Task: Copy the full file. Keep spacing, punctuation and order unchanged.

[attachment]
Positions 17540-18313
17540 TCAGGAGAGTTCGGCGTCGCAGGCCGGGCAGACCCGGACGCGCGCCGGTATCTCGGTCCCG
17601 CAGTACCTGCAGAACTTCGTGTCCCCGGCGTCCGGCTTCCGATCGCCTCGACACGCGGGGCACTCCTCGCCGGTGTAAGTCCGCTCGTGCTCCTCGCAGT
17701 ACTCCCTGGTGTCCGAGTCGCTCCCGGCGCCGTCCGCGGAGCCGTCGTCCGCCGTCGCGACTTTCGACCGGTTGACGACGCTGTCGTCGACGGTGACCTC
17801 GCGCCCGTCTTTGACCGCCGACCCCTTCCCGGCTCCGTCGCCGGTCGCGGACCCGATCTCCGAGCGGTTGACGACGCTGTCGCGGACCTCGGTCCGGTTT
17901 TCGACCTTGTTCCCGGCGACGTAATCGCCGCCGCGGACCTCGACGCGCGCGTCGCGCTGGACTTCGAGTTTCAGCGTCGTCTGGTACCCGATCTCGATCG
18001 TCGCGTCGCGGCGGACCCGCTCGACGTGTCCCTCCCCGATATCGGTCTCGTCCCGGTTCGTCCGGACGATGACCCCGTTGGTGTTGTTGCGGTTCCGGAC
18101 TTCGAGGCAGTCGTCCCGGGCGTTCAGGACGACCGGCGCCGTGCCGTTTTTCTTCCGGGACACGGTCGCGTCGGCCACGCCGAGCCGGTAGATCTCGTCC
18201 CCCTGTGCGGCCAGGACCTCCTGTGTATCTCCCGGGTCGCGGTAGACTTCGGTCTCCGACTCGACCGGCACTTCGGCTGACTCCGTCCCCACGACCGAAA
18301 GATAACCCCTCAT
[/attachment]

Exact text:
Positions 17540-18313
17540 TCAGGAGAGTTCGGCGTCGCAGGCCGGGCAGACCCGGACGCGCGCCGGTATCTCGGTCCCG
17601 CAGTACCTGCAGAACTTCGTGTCCCCGGCGTCCGGCTTCCGATCGCCTCGACACGCGGGGCACTCCTCGCCGGTGTAAGTCCGCTCGTGCTCCTCGCAGT
17701 ACTCCCTGGTGTCCGAGTCGCTCCCGGCGCCGTCCGCGGAGCCGTCGTCCGCCGTCGCGACTTTCGACCGGTTGACGACGCTGTCGTCGACGGTGACCTC
17801 GCGCCCGTCTTTGACCGCCGACCCCTTCCCGGCTCCGTCGCCGGTCGCGGACCCGATCTCCGAGCGGTTGACGACGCTGTCGCGGACCTCGGTCCGGTTT
17901 TCGACCTTGTTCCCGGCGACGTAATCGCCGCCGCGGACCTCGACGCGCGCGTCGCGCTGGACTTCGAGTTTCAGCGTCGTCTGGTACCCGATCTCGATCG
18001 TCGCGTCGCGGCGGACCCGCTCGACGTGTCCCTCCCCGATATCGGTCTCGTCCCGGTTCGTCCGGACGATGACCCCGTTGGTGTTGTTGCGGTTCCGGAC
18101 TTCGAGGCAGTCGTCCCGGGCGTTCAGGACGACCGGCGCCGTGCCGTTTTTCTTCCGGGACACGGTCGCGTCGGCCACGCCGAGCCGGTAGATCTCGTCC
18201 CCCTGTGCGGCCAGGACCTCCTGTGTATCTCCCGGGTCGCGGTAGACTTCGGTCTCCGACTCGACCGGCACTTCGGCTGACTCCGTCCCCACGACCGAAA
18301 GATAACCCCTCAT